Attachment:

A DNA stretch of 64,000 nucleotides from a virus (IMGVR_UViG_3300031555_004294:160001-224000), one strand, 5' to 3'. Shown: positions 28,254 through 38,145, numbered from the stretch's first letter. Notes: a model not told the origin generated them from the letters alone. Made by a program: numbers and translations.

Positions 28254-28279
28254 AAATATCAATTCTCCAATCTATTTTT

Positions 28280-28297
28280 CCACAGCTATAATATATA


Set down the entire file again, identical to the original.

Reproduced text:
A DNA stretch of 64,000 nucleotides from a virus (IMGVR_UViG_3300031555_004294:160001-224000), one strand, 5' to 3'. Shown: positions 28,254 through 38,145, numbered from the stretch's first letter. Notes: a model not told the origin generated them from the letters alone. Made by a program: numbers and translations.

Positions 28254-28279
28254 AAATATCAATTCTCCAATCTATTTTT

Positions 28280-28297
28280 CCACAGCTATAATATATA